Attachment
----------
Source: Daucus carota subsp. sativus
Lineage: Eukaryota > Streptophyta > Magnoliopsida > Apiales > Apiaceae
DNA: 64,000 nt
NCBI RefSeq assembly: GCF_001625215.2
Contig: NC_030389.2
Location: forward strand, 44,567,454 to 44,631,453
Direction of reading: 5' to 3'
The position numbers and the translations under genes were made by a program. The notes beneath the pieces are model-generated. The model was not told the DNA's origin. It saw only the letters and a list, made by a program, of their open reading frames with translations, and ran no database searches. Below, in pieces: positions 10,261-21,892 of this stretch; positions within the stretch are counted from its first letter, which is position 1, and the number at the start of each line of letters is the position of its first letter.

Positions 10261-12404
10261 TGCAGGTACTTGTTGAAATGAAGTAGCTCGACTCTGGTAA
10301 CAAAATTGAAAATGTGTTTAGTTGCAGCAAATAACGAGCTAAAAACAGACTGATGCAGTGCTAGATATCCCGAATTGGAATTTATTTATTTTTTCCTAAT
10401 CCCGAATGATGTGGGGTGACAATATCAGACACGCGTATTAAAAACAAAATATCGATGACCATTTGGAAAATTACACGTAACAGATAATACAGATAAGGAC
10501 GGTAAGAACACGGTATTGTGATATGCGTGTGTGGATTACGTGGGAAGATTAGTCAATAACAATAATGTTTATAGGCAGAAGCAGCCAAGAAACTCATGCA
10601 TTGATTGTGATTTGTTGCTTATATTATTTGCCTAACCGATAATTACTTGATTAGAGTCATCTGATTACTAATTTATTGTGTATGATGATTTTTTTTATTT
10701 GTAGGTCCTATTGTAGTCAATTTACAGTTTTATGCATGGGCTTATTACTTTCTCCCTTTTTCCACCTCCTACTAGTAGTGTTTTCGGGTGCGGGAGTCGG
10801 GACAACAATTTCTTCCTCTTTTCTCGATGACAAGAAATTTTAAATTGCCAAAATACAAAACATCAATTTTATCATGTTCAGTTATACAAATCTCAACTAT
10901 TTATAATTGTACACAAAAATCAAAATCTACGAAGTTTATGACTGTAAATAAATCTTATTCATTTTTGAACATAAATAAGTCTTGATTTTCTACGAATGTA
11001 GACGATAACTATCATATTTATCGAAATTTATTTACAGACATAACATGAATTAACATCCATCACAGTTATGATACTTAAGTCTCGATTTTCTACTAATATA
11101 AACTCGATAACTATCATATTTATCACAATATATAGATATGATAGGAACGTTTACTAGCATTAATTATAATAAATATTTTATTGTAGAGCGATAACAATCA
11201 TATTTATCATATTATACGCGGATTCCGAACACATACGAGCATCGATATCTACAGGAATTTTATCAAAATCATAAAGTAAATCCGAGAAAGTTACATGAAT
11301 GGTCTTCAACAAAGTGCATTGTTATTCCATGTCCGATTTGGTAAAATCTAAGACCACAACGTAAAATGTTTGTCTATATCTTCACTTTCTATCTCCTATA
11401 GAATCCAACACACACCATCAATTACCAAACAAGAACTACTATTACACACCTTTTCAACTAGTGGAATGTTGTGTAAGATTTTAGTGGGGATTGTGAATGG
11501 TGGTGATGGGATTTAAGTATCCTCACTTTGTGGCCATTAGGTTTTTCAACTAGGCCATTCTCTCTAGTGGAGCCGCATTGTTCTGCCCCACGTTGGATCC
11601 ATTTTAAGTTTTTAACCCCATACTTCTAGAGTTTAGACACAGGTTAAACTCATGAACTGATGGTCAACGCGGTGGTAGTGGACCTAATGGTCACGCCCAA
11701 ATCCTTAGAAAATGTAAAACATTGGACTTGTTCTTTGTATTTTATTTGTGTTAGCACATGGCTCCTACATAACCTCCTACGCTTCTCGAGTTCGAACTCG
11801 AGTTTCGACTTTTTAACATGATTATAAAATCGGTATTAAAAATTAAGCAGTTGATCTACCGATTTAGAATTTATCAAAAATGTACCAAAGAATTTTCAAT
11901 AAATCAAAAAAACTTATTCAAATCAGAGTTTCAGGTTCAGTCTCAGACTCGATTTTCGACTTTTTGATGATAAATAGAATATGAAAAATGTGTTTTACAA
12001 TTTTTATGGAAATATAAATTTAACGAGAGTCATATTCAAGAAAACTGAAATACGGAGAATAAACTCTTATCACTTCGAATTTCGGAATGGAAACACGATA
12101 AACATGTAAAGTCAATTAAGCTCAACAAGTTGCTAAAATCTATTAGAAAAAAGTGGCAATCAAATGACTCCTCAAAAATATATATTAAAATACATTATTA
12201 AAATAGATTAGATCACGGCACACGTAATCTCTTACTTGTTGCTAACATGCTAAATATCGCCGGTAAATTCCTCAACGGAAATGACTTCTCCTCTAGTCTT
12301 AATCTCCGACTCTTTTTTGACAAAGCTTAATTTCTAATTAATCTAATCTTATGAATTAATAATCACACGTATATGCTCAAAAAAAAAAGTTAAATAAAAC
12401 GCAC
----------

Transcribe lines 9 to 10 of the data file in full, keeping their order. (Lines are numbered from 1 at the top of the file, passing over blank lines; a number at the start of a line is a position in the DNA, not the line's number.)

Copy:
Positions 10261-12404
10261 TGCAGGTACTTGTTGAAATGAAGTAGCTCGACTCTGGTAA